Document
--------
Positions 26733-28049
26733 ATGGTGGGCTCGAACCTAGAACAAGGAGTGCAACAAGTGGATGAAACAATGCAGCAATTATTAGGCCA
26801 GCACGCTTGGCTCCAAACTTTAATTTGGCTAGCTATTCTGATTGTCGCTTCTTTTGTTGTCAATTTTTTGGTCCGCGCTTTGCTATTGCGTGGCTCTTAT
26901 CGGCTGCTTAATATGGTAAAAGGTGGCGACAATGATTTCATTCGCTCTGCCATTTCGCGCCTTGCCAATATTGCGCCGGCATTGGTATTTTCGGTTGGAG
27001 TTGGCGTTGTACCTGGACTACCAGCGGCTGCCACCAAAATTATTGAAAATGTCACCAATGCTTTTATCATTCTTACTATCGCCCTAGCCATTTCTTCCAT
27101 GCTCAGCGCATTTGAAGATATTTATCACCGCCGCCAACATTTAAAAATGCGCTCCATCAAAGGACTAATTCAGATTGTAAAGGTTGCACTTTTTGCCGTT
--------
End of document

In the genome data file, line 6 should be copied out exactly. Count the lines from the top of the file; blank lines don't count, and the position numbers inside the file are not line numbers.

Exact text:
27101 GCTCAGCGCATTTGAAGATATTTATCACCGCCGCCAACATTTAAAAATGCGCTCCATCAAAGGACTAATTCAGATTGTAAAGGTTGCACTTTTTGCCGTT